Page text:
Are we going to let these small numbers of people who have appropriated the swastika for hate trump the vast majority of people who use the swastika to wish others well?
The answer can only be no.
The only qualification to that ‘no’ is how best to consistently educate people about the traditional usage of the swastika. This will be a tough task, with wounds from the Holocaust still unhealed. But we must rise to the challenge.
This is how we can reclaim the swastika
Every time an article is written about someone using a swastika for hate the author has a duty to point out that this use is a shameful aberration in the long history of the swastika. This needn’t be the focus of the article, but it needs to be there every single time. In the same way, whenever public statements are made condemning such hate, a quick, sensitive statement recognizing the traditional usage needs to be made, every single time. To not include this information is to perpetuate an ignorance that only furthers and gives power to fear and hate.
We Hindus, Buddhists, and Jains must become ambassadors for the swastika, educating ourselves about our tradition so that we can educate others about how we use the swastika. And we must be vocal about it, while also being sensitive to when and how we speak up.
We also mustn’t shy away from using the swastika in the West in our traditional ways. If we are challenged in doing this, we must be willing to engage constructively and in an educational way. Most of the time, opposition to traditional swastikas is likely done out of reactive ignorance. We must help remove this ignorance. These conversations will be difficult at first but they must be had.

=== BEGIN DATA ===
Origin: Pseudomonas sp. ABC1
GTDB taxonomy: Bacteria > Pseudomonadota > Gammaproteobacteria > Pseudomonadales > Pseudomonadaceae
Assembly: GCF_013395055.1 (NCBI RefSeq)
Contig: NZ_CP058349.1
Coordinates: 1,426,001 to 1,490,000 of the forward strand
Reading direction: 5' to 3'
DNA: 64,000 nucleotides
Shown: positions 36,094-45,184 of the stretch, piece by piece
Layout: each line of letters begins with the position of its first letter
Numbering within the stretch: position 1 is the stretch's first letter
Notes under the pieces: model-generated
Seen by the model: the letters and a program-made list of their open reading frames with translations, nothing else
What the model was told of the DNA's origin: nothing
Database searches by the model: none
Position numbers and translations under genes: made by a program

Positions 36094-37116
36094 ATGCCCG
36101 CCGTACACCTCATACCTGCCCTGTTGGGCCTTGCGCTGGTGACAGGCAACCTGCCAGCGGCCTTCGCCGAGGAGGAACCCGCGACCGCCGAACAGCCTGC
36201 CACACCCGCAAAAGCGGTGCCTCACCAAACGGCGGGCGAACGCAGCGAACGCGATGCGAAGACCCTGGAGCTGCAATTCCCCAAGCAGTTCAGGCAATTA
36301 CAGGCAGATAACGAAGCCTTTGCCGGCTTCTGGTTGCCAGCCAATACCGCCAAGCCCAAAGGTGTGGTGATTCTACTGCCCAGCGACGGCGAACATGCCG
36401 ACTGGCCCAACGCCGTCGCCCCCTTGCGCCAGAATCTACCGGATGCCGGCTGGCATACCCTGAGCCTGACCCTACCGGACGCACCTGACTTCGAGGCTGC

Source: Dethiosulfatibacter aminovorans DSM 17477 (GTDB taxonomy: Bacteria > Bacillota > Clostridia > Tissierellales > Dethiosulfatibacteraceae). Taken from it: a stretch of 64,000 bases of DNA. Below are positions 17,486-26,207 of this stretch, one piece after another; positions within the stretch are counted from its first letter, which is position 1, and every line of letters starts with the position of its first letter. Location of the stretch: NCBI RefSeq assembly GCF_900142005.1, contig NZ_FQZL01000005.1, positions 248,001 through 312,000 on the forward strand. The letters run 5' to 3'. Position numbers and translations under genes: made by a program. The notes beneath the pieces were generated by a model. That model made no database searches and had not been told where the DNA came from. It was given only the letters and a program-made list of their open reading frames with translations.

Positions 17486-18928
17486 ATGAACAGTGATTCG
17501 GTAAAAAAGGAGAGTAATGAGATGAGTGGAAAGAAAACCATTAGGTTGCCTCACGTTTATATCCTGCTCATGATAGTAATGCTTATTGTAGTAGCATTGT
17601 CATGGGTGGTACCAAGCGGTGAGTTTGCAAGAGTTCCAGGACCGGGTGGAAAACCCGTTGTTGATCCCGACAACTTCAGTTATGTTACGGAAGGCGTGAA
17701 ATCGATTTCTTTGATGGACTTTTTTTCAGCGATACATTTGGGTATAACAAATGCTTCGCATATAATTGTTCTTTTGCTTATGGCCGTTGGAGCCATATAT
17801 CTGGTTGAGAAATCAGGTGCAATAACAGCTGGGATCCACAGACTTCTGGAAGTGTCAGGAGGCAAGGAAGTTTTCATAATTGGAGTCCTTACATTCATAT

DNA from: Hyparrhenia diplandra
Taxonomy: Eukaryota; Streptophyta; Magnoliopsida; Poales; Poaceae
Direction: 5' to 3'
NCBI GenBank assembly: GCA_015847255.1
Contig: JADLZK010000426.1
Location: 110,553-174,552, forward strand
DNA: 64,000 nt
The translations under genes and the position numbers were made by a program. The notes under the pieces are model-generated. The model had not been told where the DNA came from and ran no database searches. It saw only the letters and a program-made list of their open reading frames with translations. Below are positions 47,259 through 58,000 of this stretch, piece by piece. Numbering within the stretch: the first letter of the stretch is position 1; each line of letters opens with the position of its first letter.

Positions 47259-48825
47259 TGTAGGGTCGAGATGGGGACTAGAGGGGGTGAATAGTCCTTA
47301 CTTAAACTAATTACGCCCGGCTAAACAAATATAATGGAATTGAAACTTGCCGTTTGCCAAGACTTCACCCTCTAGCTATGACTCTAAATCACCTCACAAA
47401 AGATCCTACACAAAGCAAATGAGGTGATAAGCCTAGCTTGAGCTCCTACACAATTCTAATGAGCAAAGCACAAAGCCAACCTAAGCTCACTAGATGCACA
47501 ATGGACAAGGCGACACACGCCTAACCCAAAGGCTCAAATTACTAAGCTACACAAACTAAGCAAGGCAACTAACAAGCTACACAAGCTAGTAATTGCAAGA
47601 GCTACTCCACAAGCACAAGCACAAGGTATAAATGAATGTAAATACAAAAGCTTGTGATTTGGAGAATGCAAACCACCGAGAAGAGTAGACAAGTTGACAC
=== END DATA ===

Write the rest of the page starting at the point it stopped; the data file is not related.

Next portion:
We must also flood the public consciousness with our auspicious symbol, pushing away the bigoted one. In a similar way that the pink triangle, once a symbol of oppression, is now a symbol of pride, the swastika may again be universally seen as a symbol of good fortune and well-wishing.
On the political level we must pass resolutions acknowledging the long history of the swastika and its non-hateful usage. Several years ago at the second Hindu-Jewish Leadership summit, such a resolution was passed. We need to do this in the United States and in every other nation—particularly in nations that have had a strong history of anti-Semitism. Perhaps a day of swastika awareness, even if only done at the city or state level at first, would be effective.
In doing these things we can send a clear message to the Nazis, the anti-Semites, the white supremacists, fascists, and other spreaders of hate, that we Hindus, we Buddhists, we Jains, we pagans, we Native Americans and others, all of us who have used the swastika as a symbol of prosperity, auspiciousness and goodwill for millennia, we are taking back the symbol you stole from us.
Photos: Meena Kadri, Meena Kadri, and Meena Kadri